June 1992. Twenty-five years ago this month. Bloody hell. That was when Mykola Pawluk and I started The Independent Post Company from my spare room. We had an Amstrad computer, a few ambitious ideas, a confirmed first job from Absolutely Productions, the vague possibility of a couple of series from Hat Trick and the comments on our business model of then MD of Molinare Colin Brown ringing in our ears: “I can’t see it lasting.”
In truth, I remember thinking “If I can just get us to the six-month mark…”
Back then, we were kicking against the norm and attracted as much suspicion as we did support. We dry-hired online suites (off-line in those days was Betacam and didn’t really count – non-linear was a couple of years away) by the hour which meant we were relieved of the responsibility of worrying about the kit, its maintenance, the endless upgrades and the tortuous technical issues. With online suites costing anything up to a million quid in those days it was quite a burden to absolve ourselves from. Luckily the quality and the amount of work we commanded – and the doldrums in which post houses found themselves in those days – meant we found available suites easily enough.
Our first port of call was Molinare where Colin Brown (despite his reservations about our long-term prospects), Nikki Sargent and Vicki Dunn got stuck in behind our vision and backed us up with considerable support.
And the work rolled in. We were joined by Steve Tempia and Chris Wadsworth and were set for a sparkling future when the old maxim that could not be more appropriate to television post production – “the only constant is change” – slapped us in the face. Non-linear systems arrived and threatened to devastate our business. We were no longer looking at marking up an edit suite that had a capital cost of seven figures. The movement of a decimal place was about to decimate Independent Post so we resolved to embrace the new technology – realising it was so much more portable – and became a fully-fledged agency. We were joined by a fresh-faced Caroline Duncan who was hugely instrumental in our progress during the formative early days.
And the rest is history. Twenty-five years later we’ve grown into the biggest broadcast editor agency in the UK (actually I claim in Europe when I’m showing off and whilst that’s technically true, it’s only because there aren’t any outside the UK) currently representing 180 top broadcast editors who cut something like three thousand programmes a year between them.
The associated operation of administering those bookings: the scheduling, the contractual agreements to say nothing of putting the right person in the right job and making sure they’re at the right place at the right time requires planning that would grace a military invasion.
No wonder then that Anthony Crossby who joined us as a Booker some sixteen or so years ago now carries the title Director of Operations while Natasha Carpenter, who joined as the office assistant ten years ago has added ‘Ballard’ to her surname and Director of Development to her job description.
To add to the rest of the bookings team of Bekki Finnigan, Molly Britnell and Freddi Skyers we’ve also recently been joined by industry veteran Louise Davis who ran Objective’s in-house post department until recently.
It hasn’t always been a breeze of course and the ill wind that plagues most small businesses in their early years certainly threatened to blow us off course for awhile. But in retrospect I’d put them down to the growing pains of an industry almost unrecognisable from the one that existed when we set out.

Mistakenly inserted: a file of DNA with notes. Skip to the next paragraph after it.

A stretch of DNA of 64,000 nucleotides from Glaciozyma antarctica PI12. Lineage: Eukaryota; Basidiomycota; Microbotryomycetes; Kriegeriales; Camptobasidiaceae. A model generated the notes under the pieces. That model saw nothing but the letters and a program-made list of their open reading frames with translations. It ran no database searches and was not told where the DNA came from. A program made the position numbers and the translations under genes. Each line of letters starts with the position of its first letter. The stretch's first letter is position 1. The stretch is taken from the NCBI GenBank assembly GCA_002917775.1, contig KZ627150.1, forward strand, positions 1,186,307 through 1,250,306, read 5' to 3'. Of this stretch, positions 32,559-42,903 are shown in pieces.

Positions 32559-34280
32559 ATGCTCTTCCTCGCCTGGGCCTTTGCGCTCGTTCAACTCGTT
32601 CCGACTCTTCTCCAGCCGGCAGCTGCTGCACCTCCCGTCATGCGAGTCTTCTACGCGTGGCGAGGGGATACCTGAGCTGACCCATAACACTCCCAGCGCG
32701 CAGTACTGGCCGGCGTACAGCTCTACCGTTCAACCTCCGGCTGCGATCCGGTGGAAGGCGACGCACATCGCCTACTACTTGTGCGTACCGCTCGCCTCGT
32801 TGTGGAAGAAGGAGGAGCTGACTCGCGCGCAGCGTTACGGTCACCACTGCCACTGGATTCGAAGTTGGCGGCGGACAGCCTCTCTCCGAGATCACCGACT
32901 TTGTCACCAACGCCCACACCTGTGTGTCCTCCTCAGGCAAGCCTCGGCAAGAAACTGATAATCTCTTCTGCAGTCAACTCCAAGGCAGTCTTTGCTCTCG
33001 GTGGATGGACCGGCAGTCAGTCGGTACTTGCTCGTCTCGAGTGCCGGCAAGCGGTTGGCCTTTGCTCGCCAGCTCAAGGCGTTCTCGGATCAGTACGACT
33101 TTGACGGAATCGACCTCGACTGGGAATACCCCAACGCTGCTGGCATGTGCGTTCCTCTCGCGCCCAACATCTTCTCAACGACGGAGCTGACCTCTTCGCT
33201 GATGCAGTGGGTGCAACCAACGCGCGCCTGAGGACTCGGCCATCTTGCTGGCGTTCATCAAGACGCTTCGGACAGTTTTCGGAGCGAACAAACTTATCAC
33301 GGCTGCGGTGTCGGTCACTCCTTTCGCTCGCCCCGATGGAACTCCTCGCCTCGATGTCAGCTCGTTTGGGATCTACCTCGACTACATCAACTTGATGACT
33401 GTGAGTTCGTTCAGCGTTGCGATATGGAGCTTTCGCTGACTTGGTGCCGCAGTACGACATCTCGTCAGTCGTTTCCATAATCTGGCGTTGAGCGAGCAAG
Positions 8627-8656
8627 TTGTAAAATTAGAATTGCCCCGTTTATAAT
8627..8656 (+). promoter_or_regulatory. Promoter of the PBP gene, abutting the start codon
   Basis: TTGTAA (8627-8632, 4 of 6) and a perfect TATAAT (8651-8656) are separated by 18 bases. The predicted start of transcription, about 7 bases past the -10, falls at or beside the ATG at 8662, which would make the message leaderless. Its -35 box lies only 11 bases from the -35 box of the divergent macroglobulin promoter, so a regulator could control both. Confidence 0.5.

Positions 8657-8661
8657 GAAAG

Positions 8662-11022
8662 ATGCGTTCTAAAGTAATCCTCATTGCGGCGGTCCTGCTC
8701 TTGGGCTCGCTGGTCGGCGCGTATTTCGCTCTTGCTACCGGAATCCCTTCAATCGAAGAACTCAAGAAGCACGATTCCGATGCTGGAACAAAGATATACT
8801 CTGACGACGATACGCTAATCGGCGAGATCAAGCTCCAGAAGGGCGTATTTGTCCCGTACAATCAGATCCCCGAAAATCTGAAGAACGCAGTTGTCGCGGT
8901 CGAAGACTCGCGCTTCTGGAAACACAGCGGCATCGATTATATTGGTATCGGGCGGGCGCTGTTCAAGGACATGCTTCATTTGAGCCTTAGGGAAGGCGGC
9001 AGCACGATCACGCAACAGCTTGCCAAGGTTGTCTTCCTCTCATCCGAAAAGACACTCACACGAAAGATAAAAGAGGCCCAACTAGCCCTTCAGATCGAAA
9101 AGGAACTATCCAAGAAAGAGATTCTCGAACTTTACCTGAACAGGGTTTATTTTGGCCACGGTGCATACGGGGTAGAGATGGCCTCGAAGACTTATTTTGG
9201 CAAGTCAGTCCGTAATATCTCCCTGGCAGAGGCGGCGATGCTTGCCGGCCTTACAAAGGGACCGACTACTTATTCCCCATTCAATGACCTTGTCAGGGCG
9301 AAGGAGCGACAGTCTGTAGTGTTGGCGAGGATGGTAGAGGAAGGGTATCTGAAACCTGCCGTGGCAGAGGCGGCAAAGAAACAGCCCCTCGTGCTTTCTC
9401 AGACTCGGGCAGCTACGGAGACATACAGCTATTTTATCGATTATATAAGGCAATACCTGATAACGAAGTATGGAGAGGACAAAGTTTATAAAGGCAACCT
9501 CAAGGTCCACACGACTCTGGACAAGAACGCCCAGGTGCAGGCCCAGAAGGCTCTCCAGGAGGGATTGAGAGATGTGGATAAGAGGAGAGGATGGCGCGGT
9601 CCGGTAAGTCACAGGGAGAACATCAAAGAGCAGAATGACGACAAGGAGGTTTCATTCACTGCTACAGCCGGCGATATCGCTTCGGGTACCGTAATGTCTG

The most obvious change in the industry is the consequence of the portability that non-linear systems offer. When we first started, every linear suite was configured differently. That meant an editor had to spend hours (or was it days) working out how the edit controller talked to the effects box, whether the vision mixer was up to the job, how the caption generator worked and how many one inch machines (I’ll explain later) could be accessed at any one time. Most post houses didn’t really bother with off-line suites. You’d be charged around £200 an hour for a three-tape deck edit. Imagine that.
Nowadays everything is contained in a little white box and, as a result, our editors walk into an Avid suite anywhere in the world and usually the only technical problem they face is how to turn the power on.
So that change has in itself contributed hugely to the rise of the freelance industry. Back in ’92 my original plan had a head count of about half a dozen editors (that was around 50% of the total freelance broadcast television editors in London at the time). Suddenly the streets were alive with freelancers, post houses were reducing numbers and production companies setting up edit suites in cupboards and hiring freelancers. Editors could work anywhere at any time as the idiosyncrasies of the edit suite had been eliminated, seemingly at a single stroke.
It all looked like we had planned the whole thing immaculately. It was, of course, nothing but luck.
But without doubt the biggest change has been attitude. Twenty-five years ago, a producer would call their favourite post house to book their favourite edit suite. The editor was invariably an after-thought. Nowadays the emphasis is always on getting the right creative editor for the job and that’s an attitude that we’re more than ready to accept some of the credit for changing. Machines don’t edit, the best creative talent will ensure a better programme. This self-evident truth is now ingrained in post-production culture. Twenty-five years ago, it wasn’t.
So what’s next for us? Good question and one that I can answer. But we’ll leave that for another time…